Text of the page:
Volatility 101: Should Hubbell (NYSE:HUBB) Shares Have Dropped 14%?

It’s understandable if you feel frustrated when a stock you own sees a lower share price. But sometimes a share price fall can have more to do with market conditions than the performance of the specific business. The Hubbell Incorporated (NYSE:HUBB) is down 14% over a year, but the total shareholder return is -12% once you include the dividend. And that total return actually beats the market return of -14%. At least the damage isn’t so bad if you look at the last three years, since the stock is down 10% in that time. It’s down 27% in about a quarter. However, one could argue that the price has been influenced by the general market, which is down 24% in the same timeframe.

Check out our latest analysis for Hubbell

While markets are a powerful pricing mechanism, share prices reflect investor sentiment, not just underlying business performance. One way to examine how market sentiment has changed over time is to look at the interaction between a company’s share price and its earnings per share (EPS).

Even though the Hubbell share price is down over the year, its EPS actually improved. Of course, the situation might betray previous over-optimism about growth.

The divergence between the EPS and the share price is quite notable, during the year. But we might find some different metrics explain the share price movements better.

Revenue was fairly steady year on year, which isn’t usually such a bad thing. However, it is certainly possible the market was expecting an uptick in revenue, and that the share price fall reflects that disappointment.

You can see how earnings and revenue have changed over time in the image below (click on the chart to see the exact values).

NYSE:HUBB Income Statement April 6th 2020
NYSE:HUBB Income Statement April 6th 2020

We know that Hubbell has improved its bottom line lately, but what does the future have in store? You can see what analysts are predicting for Hubbell in this interactive graph of future profit estimates.

What About Dividends?

It is important to consider the total shareholder return, as well as the share price return, for any given stock. Whereas the share price return only reflects the change in the share price, the TSR includes the value of dividends (assuming they were reinvested) and the benefit of any discounted capital raising or spin-off. It’s fair to say that the TSR gives a more complete picture for stocks that pay a dividend. We note that for Hubbell the TSR over the last year was -12%, which is better than the share price return mentioned above. This is largely a result of its dividend payments!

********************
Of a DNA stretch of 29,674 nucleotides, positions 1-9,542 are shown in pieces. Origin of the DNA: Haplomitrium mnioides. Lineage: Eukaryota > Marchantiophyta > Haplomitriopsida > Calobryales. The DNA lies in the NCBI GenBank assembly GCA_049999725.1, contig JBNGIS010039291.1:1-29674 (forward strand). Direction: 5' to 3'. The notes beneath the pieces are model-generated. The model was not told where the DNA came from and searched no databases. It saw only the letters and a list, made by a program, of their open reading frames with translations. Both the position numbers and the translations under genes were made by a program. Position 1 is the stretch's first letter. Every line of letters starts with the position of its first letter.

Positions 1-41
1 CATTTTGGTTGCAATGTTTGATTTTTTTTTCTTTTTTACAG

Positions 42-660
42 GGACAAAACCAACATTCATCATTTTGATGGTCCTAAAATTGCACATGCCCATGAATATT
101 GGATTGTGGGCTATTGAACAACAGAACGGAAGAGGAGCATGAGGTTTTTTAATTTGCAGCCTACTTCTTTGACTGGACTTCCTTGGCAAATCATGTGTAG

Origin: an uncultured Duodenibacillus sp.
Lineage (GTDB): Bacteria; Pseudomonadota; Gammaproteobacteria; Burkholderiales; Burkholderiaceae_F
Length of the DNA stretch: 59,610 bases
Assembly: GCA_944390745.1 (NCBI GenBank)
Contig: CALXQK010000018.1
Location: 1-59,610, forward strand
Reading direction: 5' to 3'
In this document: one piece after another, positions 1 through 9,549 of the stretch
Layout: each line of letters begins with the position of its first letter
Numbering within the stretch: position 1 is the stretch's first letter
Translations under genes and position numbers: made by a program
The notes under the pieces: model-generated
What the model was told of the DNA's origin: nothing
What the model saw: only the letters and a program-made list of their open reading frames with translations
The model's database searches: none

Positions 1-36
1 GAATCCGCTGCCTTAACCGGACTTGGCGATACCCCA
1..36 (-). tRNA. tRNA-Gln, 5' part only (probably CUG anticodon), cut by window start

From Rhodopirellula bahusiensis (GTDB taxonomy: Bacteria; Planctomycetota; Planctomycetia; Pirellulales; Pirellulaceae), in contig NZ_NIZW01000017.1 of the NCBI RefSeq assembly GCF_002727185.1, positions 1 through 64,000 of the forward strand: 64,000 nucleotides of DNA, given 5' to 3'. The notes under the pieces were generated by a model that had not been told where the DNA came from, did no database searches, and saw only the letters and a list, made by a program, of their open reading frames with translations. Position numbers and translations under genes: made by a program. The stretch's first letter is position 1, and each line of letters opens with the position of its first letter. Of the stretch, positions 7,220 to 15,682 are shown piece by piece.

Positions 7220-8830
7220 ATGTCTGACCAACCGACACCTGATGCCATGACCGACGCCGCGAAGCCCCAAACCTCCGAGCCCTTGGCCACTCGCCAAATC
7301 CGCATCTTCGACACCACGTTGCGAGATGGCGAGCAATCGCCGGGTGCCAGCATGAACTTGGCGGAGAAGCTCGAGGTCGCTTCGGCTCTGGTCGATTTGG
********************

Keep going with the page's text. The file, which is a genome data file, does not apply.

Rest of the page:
A Different Perspective

Although it hurts that Hubbell returned a loss of 12% in the last twelve months, the broader market was actually worse, returning a loss of 14%. Of course, the long term returns are far more important and the good news is that over five years, the stock has returned 2.1% for each year. It could be that the business is just facing some short term problems, but shareholders should keep a close eye on the fundamentals. It’s always interesting to track share price performance over the longer term. But to understand Hubbell better, we need to consider many other factors. For instance, we’ve identified 2 warning signs for Hubbell that you should be aware of.

But note: Hubbell may not be the best stock to buy. So take a peek at this free list of interesting companies with past earnings growth (and further growth forecast).

Please note, the market returns quoted in this article reflect the market weighted average returns of stocks that currently trade on US exchanges.

If you spot an error that warrants correction, please contact the editor at editorial-team@simplywallst.com. This article by Simply Wall St is general in nature. It does not constitute a recommendation to buy or sell any stock, and does not take account of your objectives, or your financial situation. Simply Wall St has no position in the stocks mentioned.

We aim to bring you long-term focused research analysis driven by fundamental data. Note that our analysis may not factor in the latest price-sensitive company announcements or qualitative material. Thank you for reading.